(20) NOW ON THE SHELVES. The Archie McPhee catalog acknowledges our debt to these unsung professionals with their new LIBRARIAN ACTION FIGURE!

What’s that in the sky? It’s our new super-powered Librarian Action Figure! We need heroes right now who can help us navigate information, point us to reliable sources and recommend books that help us grow in our understanding of our fellow humans. In other words, move over Captain America, it’s time for the librarians. Based on Seattle librarian Nancy Pearl, this action figure has a removable cape and a deep knowledge of how knowledge is organized. Celebrate an everyday hero!

[Thanks to Meredith, ULTRAGOTHA, Carl Slaughter, John King Tarpinian, JJ, Cat Eldridge, Andrew Porter, Juan Sanmiguel, and Wendy Gale for some of these stories. Title credit goes to File 770 contributing editor of the day Daniel Dern.]

41 thoughts on “Pixel Scroll 10/31/17 Here’s Harry Mudd In Your AI

  1. I make a point of buying favorite midlist authors new. There was a time I bought 2 copies of paperbacks of a favorite author because I knew that if I wanted her to continue to write the books I love, she had to make money.

    I also write very brief reviews their books on Goodreads and Amazon.

  2. Back when I was desperately poor and desperate for books to read, I will admit having downloaded a few e-books from piracy sites. But now that I am financially self-sufficient and have a library from whence I can get almost any new SFF book, I can afford to buy anything I can’t get from the library, and I have sworn off piracy because I know that authors still get only a pitifully small payback for each copy sold.

    I can sympathize with readers who are desperately poor, but I have little sympathy for people who can afford to pay for their books, but don’t see why they should have to do so if they can get pirate copies. Unfortunately, I have a couple of co-workers who pirate pretty much all of their books, movies, and TV shows and think nothing of it. It grieves me, but I’m not going to be able to change their mentality. 😐

  3. I have to admit that I have occasionally downloaded pirated TV shows, because sometimes that’s the only way I can watch them, considering I’m not in the US or UK and it can take a year or more for a show to reach our screens, if ever. However, when I enjoyed a show I’d watched via pirated downloads, I made a point of buying a legal DVD edition, once it became available, to support the creators and also to have version with German dubbing and subtitles to share with German friends.

    Though in recent times, US/UK TV shows have become available more easily over here with DVD releases appearing even if no German TV station has bought the rights yet (and quite often they don’t because there is a belief that German viewers don’t like SFF programs). Premium channels or streaming services also make shows available quicker, if you have them.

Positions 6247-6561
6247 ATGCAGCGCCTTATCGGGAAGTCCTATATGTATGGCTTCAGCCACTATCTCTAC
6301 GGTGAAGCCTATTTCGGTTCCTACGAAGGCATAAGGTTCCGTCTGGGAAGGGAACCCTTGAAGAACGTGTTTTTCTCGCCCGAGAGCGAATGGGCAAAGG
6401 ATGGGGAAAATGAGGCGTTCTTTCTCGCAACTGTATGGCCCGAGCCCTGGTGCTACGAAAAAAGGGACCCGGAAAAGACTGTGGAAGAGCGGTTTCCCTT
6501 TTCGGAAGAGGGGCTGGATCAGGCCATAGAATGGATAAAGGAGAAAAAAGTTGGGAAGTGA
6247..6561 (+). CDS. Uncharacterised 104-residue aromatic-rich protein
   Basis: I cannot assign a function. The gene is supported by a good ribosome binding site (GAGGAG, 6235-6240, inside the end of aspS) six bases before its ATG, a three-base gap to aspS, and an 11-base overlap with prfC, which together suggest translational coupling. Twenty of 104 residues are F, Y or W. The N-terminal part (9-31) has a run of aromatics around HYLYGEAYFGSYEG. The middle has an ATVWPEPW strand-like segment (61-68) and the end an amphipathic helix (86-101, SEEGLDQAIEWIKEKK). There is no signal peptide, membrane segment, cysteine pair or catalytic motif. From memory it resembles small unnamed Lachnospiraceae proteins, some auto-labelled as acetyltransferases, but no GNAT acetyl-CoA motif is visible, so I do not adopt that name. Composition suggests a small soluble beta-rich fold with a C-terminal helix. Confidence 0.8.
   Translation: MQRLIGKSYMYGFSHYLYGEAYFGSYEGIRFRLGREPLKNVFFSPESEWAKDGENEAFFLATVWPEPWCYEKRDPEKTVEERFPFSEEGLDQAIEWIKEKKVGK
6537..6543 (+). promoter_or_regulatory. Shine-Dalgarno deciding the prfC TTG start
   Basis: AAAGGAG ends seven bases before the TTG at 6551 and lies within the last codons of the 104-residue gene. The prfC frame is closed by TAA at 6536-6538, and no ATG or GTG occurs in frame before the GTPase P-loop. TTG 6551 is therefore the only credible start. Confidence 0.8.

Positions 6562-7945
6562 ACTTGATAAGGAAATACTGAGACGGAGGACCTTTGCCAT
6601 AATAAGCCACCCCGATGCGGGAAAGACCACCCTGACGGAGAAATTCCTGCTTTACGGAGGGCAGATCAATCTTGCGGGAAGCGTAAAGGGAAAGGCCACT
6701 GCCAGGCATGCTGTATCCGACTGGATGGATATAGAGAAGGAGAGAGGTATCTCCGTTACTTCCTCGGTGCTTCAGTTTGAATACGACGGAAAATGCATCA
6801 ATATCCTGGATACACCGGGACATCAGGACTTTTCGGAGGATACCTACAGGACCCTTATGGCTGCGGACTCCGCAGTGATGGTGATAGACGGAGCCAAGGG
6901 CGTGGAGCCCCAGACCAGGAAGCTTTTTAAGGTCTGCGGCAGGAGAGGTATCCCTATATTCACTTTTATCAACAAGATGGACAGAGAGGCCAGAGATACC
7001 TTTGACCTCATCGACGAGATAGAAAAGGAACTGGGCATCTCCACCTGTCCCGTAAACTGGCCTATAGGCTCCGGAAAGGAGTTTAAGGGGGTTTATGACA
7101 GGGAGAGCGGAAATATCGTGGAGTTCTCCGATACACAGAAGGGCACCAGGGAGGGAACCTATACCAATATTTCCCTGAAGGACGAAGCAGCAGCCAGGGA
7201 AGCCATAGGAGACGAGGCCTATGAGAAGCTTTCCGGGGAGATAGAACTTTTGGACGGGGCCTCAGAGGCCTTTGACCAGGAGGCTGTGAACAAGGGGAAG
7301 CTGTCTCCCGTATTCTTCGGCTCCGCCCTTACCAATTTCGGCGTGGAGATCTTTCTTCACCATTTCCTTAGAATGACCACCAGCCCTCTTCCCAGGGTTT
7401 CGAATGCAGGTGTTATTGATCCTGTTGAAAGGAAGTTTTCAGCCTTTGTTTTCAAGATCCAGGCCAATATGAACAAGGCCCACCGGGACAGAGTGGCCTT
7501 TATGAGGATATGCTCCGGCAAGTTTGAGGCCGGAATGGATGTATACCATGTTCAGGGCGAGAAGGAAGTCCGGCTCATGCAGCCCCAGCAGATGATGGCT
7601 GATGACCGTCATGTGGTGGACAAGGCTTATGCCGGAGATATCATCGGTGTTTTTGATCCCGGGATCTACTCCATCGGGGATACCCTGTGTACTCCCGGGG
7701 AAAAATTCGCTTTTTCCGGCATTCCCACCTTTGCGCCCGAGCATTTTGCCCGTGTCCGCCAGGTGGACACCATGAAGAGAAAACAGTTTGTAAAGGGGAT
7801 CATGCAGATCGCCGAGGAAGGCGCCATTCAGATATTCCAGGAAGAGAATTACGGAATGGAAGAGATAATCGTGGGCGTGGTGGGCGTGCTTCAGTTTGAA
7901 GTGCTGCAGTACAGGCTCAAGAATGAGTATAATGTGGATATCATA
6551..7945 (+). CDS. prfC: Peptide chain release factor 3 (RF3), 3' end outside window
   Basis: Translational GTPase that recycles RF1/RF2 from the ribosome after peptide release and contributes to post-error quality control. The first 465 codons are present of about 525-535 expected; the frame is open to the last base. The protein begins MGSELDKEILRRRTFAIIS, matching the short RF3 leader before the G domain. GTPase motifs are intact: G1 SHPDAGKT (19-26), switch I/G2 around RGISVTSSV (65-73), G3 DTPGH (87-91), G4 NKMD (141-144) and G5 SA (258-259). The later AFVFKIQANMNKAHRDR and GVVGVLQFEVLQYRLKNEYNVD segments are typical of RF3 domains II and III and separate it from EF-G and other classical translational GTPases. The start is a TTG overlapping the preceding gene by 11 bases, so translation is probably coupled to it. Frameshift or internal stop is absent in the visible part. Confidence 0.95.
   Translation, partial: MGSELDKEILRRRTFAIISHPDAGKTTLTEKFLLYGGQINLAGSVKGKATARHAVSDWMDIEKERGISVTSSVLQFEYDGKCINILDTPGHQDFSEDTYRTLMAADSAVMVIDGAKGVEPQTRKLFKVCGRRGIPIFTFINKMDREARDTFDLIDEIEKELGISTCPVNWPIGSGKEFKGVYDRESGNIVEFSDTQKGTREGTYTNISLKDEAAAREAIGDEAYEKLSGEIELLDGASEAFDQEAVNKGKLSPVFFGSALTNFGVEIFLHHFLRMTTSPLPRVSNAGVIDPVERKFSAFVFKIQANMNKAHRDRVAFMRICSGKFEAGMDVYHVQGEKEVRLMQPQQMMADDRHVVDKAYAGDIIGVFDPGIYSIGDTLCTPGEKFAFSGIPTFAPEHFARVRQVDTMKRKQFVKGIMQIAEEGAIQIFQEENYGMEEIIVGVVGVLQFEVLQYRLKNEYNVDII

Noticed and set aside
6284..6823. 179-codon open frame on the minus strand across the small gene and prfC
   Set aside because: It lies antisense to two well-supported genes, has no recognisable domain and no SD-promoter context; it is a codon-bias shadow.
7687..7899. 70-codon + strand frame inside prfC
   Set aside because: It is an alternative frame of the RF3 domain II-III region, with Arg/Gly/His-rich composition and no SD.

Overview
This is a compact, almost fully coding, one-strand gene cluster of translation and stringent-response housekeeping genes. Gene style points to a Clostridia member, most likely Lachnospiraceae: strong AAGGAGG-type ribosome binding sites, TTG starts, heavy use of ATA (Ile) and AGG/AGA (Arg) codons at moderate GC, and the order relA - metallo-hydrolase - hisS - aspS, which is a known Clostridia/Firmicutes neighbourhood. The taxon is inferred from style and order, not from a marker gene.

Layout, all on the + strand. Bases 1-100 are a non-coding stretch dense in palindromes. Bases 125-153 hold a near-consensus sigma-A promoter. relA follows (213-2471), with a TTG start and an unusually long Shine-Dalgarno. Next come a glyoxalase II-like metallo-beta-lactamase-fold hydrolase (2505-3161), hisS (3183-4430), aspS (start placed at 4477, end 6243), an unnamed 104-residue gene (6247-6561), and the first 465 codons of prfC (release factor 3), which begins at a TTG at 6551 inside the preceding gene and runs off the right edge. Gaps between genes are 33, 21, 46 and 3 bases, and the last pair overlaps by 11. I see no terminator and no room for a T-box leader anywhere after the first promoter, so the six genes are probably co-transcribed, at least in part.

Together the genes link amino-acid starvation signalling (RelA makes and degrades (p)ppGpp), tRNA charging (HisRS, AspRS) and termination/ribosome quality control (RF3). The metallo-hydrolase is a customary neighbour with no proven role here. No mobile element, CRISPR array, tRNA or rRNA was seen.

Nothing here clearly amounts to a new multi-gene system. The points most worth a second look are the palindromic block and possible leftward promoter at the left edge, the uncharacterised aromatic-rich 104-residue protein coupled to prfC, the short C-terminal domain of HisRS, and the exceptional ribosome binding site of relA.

There are still exceptions, though. The first season of The Expanse will come out on DVD in Germany in late November, almost to the day three years after it started airing in the US. The show still hasn’t aired on freely available TV, though a premium channel or streaming service did broadcast it.

    I have never pirated books or movies, unless you count a pirated edition of a very pricey dictionary someone brought me from Taiwan approx. 20 years back. And I only knew it was pirated when I got it – the person who brought it back for me only told me, “They’ve got lots of English dictionaries here at cheap prices. Is there anything in particular you want?”

  4. I have reviewed Nemesis Games by James S.A. Corey.

    I am so behind on reading and reviewing this year. Even the best babies (and Sophia is quite possibly the best baby ever) consume a lot of your time, and more importantly pretty much all of your energy. I am hoping that I’ll be able to get back to regularly writing reviews and other blog posts, but I am realistic enough to know that may not happen for a while.

  5. Aaron: I am hoping that I’ll be able to get back to regularly writing reviews and other blog posts, but I am realistic enough to know that may not happen for a while.

    Babies are like kittens: they stop being little way too fast. Enjoy it while it lasts.

    You can write reviews and blog posts when she gets to the “I hate you! I hate you! (slams bedroom door)” stage. 😉

  6. “In 33 days you’ll die: FELINE” (as seen on the Youtube screencap) is a much more intriguing title than “Lifeline”.

  7. Proud moment: I got a Dishonorable Mention in the new F&SF competition — which means I’ve now taken every place in F&SF competitions, at least once!

    (Competition #95 is to rearrange a title, and come up with a new plot to match. Recommended 🙂 )

  8. In other news, my preorder of Joe Hill’s Strange Weather arrived this morning, and I’m kinda salivating over it a little. Hill’s written some fantastic stuff, four novellas from him are riiiiight up my alley.

    And I am still waiting for his Gunpowder to be reprinted, in some shape or form. It had a limited edition from PS Publishing, and then gone, which is basically a crime against humanity.

  9. Meredith Moment: